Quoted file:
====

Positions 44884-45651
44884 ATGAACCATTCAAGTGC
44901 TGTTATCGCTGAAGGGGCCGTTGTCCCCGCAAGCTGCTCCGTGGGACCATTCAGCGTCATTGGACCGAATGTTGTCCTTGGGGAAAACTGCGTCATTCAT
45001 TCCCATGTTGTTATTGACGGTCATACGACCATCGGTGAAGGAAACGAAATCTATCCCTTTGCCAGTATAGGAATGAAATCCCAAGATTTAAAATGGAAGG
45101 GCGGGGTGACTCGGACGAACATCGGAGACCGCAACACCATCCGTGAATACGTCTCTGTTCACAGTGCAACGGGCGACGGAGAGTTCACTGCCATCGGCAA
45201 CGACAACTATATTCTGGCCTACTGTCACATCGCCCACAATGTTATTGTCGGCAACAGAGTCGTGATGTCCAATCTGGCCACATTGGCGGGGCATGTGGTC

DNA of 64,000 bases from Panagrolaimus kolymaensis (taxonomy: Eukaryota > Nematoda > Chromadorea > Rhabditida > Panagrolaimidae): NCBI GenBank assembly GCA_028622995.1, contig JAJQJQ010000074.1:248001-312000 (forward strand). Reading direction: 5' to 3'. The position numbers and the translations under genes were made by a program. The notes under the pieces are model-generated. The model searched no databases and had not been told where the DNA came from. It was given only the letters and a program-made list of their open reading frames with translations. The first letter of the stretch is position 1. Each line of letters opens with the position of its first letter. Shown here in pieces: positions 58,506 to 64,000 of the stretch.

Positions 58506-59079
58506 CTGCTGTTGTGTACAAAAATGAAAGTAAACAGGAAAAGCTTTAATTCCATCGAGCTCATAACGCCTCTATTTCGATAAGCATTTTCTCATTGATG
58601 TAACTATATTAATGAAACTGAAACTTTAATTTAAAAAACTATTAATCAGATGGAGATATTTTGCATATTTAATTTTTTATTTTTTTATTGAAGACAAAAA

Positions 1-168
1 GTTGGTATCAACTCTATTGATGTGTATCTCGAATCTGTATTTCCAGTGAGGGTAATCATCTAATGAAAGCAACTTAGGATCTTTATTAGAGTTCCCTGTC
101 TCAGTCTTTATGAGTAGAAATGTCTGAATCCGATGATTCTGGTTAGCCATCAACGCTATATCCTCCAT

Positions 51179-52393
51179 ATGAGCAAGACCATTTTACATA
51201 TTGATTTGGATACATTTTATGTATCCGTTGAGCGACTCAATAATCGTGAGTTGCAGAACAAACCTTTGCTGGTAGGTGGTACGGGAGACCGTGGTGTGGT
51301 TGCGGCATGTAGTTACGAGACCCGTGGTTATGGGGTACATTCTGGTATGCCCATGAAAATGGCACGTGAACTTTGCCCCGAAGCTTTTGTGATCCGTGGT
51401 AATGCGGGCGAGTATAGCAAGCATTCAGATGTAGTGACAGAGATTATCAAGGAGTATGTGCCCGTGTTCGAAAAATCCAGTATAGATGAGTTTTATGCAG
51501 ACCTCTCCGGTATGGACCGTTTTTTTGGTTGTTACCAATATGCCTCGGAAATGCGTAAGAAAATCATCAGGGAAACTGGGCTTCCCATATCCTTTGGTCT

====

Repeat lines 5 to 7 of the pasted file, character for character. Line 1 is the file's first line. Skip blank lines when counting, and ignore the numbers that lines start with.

45101 GCGGGGTGACTCGGACGAACATCGGAGACCGCAACACCATCCGTGAATACGTCTCTGTTCACAGTGCAACGGGCGACGGAGAGTTCACTGCCATCGGCAA
45201 CGACAACTATATTCTGGCCTACTGTCACATCGCCCACAATGTTATTGTCGGCAACAGAGTCGTGATGTCCAATCTGGCCACATTGGCGGGGCATGTGGTC

DNA of 64,000 bases from Panagrolaimus kolymaensis (taxonomy: Eukaryota > Nematoda > Chromadorea > Rhabditida > Panagrolaimidae): NCBI GenBank assembly GCA_028622995.1, contig JAJQJQ010000074.1:248001-312000 (forward strand). Reading direction: 5' to 3'. The position numbers and the translations under genes were made by a program. The notes under the pieces are model-generated. The model searched no databases and had not been told where the DNA came from. It was given only the letters and a program-made list of their open reading frames with translations. The first letter of the stretch is position 1. Each line of letters opens with the position of its first letter. Shown here in pieces: positions 58,506 to 64,000 of the stretch.